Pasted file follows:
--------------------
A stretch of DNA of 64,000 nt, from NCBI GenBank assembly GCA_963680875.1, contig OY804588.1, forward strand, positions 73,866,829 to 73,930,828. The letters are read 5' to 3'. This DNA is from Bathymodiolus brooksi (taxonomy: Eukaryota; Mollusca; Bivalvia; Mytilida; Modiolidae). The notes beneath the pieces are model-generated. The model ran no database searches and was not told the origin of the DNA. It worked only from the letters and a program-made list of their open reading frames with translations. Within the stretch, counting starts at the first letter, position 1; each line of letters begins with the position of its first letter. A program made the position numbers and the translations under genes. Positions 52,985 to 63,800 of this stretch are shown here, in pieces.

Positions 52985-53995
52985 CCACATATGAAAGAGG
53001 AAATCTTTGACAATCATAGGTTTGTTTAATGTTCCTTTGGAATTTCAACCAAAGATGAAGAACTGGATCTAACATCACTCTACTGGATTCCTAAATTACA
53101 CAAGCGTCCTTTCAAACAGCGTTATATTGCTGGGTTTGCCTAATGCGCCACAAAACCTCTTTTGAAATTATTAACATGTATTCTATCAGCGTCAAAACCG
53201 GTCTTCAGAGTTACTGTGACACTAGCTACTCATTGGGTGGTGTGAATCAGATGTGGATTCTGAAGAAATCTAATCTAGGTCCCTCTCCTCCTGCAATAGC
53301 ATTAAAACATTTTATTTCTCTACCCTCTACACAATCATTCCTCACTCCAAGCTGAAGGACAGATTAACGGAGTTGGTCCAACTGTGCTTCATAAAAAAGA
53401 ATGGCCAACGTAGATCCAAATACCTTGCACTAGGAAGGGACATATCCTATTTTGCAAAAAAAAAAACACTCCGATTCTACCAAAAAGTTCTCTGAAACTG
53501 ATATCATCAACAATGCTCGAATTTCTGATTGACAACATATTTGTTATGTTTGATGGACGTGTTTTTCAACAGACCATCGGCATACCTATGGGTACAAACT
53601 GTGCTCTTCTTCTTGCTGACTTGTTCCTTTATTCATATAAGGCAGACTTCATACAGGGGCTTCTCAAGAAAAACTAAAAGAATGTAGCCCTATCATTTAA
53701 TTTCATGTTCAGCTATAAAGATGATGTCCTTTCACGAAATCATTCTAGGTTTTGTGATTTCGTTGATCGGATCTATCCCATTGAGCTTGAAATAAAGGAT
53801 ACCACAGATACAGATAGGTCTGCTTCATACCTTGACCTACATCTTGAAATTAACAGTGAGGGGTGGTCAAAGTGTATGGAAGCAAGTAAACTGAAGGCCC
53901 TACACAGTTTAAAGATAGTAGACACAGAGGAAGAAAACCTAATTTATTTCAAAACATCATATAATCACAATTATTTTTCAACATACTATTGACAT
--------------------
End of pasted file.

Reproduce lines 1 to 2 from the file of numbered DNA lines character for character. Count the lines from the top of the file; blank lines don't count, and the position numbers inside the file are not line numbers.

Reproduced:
A stretch of DNA of 64,000 nt, from NCBI GenBank assembly GCA_963680875.1, contig OY804588.1, forward strand, positions 73,866,829 to 73,930,828. The letters are read 5' to 3'. This DNA is from Bathymodiolus brooksi (taxonomy: Eukaryota; Mollusca; Bivalvia; Mytilida; Modiolidae). The notes beneath the pieces are model-generated. The model ran no database searches and was not told the origin of the DNA. It worked only from the letters and a program-made list of their open reading frames with translations. Within the stretch, counting starts at the first letter, position 1; each line of letters begins with the position of its first letter. A program made the position numbers and the translations under genes. Positions 52,985 to 63,800 of this stretch are shown here, in pieces.

Positions 52985-53995